I saw that Lyle lovett, Joe Ely, John Hiatt, and Guy Clark were playing at the Disney Concert Hall in LA and got it in my head that I wanted to see them. These are four singer-songwriters from Texas, not twangy country-western, more country-folk. I am most familiar with Hiatt and Lovett. I barely know Joe Ely's stuff. Guy Clark I am only aware of because Lovett did a song of his on his CD "Come into This House." In fact, Clark's song is the title Clark. I also know of Clark through a contribution on a CD tribute to Townes Van Zandt.
Billy Canary had been interested in going, but had to back out. I thought about asking a couple of people, but decided to go on my own. I had a stressful week and just decided it would be good to get away from people.
Also, the concert was sold out, so I was going through the cancellation Line. I figured one person would stand a better chance of getting a ticket than two.
I planned on leaving early enough to be there two hours before the concert. It was a good thing, because traffic was pretty bad. That's the problem with Southern California these days. What used to be an hour drive can actually be a two-hour drive. I was slowed down by traffic jams four times during my two-way trip--once by ordinary congestion, once by a break-down, twice by accidents.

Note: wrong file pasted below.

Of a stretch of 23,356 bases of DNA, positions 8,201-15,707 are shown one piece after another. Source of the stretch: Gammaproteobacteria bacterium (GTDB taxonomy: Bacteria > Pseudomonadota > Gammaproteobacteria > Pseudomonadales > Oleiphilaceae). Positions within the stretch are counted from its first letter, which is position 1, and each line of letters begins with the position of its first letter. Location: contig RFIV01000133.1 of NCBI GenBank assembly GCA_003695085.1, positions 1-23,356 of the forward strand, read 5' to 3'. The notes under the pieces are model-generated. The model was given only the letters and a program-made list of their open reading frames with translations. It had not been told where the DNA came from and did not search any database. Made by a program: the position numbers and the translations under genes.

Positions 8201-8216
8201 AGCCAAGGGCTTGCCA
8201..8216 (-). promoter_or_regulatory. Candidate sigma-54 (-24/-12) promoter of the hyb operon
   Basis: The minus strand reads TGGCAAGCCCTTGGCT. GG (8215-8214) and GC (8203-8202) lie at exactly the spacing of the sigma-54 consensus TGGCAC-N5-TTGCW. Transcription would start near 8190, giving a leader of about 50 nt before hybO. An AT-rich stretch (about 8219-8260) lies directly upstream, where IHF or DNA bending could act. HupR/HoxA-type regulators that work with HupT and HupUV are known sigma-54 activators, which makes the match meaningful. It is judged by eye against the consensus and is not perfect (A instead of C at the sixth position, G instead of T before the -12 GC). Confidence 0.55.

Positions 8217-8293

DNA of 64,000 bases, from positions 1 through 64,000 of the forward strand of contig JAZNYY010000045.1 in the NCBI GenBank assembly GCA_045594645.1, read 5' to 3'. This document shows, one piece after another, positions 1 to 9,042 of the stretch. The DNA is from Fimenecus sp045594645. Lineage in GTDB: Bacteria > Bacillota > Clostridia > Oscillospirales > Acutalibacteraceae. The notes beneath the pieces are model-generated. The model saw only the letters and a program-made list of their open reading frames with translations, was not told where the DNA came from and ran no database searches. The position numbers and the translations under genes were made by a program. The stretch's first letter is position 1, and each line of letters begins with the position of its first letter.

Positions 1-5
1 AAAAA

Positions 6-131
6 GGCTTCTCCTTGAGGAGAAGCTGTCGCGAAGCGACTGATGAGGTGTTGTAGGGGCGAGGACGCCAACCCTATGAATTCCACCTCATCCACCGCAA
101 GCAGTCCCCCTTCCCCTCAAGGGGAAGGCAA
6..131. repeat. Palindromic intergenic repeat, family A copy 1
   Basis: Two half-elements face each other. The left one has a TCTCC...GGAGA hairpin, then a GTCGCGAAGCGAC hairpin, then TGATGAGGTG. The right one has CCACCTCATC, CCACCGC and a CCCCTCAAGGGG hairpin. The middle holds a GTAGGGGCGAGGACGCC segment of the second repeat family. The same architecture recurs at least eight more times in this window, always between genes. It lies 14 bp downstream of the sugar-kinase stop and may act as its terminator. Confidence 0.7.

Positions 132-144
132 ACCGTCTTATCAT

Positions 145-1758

I arrived at the Disney Hall and the line was short. After standing in line for about 1/2 hour, I got a ticket for the Orchestra West. This gave me a nice, slightly angular view of the performers.
They audience received the quartet warmly as they walked out. They took there seats, just four singers and four guitars.
Guy Clark announce that there had been "no planning, no set list, and no rules" and then performed "LA Freeway," which was a hit for Jerry Jeff Walker. Clark is probably the least famous of the four because, while he made records, his songs have been made famous by others.
I had not heard the song before, but it was tasty. As he finished, some guy across the hall from my seat let out a huge "Wahoo!" to which Clark replied, "As long as I can reach just one person..."
Clark then introduced Ely. And so the evening progressed, with each singer playing a tune and handing the spotlight to the singer on his right.
The Wahoo Guy wahooed several times throughout the evening. In fact, he tried to control the show. He clapped along with the songs enthusiastically, and always off by a beat. Every other song, he yelled out a request to either Joe or John, couldn't tell which, for one particular song, couldn't tell what.
I don't think they ever played it. It reminded me of something I heard Steve Martin say when he still did stand-up. Guys like that can really mess with a performer's concentration. They could have taken the man's request, but that would have given control to one guy in the audience, who might not ever stop making requests. So, they just smiled up at this fellow and kept with their format.
The guitar solos were all handled by Ely and Hiatt. All four would occasionally harmonize with whomever was singing. It seemed unplanned, which made it all the more lovely. Lovett acted as MC. Among the best tunes were "Baby Don't Tolerate," "My Chihuahua," "Real Fine Love," "Come into This House," and "If I had a Boat."
They closed there initial set with a Carter Family tune that I did not recognize. They came out for one encore, each singing another tune, then closing together as a quartet with "This Land Is Your Land."
They are moving up to San Francisco, Oregon, and Washington this week.